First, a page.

2. Level of detail: Features are usually described in more detail than epics and are more specific in terms of what they are trying to achieve. Epics are usually described in more general terms and are less specific in terms of what they are trying to achieve.
  3. Timeframe: Features can be completed within a single sprint, while epics typically span multiple sprints.
  4. Prioritization: Features are prioritized based on their importance to the end user and the overall goals of the project, while epics are prioritized based on the business value they provide.
  5. Alignment: Features are aligned with the overall goals of the project, while epics are aligned with the project’s vision and strategic objectives.

In summary, Features are smaller, more specific, and shorter-term pieces of work, while Epics are larger, more general, and longer-term pieces of work. Both are used in Agile development to guide the development process and ensure that the final product meets the needs of the end user.

Theme vs Epic

  1. Scope: A theme is a collection of features or epics that are grouped together based on a common goal or area of functionality. Themes help to organize and prioritize the work that needs to be done, and align it with the overall goals of the project. Epics, on the other hand, are larger and more complex features that are too big to be completed within a single sprint. They are often broken down into smaller chunks of work, such as user stories.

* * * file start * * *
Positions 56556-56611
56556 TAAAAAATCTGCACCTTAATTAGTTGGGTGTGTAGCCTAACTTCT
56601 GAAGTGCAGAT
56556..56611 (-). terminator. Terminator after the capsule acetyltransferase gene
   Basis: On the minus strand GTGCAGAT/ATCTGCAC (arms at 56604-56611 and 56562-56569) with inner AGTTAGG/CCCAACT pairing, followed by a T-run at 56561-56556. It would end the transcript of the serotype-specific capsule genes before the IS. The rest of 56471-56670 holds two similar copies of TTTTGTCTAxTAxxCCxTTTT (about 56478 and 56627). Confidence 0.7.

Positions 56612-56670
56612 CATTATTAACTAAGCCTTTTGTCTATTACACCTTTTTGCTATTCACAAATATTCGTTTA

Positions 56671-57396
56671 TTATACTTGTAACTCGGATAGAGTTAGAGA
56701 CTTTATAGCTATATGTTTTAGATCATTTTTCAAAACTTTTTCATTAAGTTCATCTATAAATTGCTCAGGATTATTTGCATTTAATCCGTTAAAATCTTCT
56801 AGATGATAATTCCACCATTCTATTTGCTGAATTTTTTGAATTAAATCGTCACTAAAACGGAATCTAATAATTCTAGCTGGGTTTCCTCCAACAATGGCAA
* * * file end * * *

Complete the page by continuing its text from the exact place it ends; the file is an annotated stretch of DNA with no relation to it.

2. Level of detail: Themes are usually described in more general terms and group related functionality together, while epics are usually described in more specific terms and define a specific functionality or user need.
  3. Alignment: Themes align with the overall goals and objectives of the project, while epics align with the project’s vision and strategic objectives.
  4. Prioritization: Themes are prioritized based on their importance to the overall goals of the project and how well they align with the project’s objectives, while epics are prioritized based on the business value they provide.

Reference

Agile Project Management

Agile Project Management – Project Management Seminars (PMP) ; 2 Sep, 2018

Themes, epics, stories, and tasks in the scrum

Epics, Stories, Themes, Tasks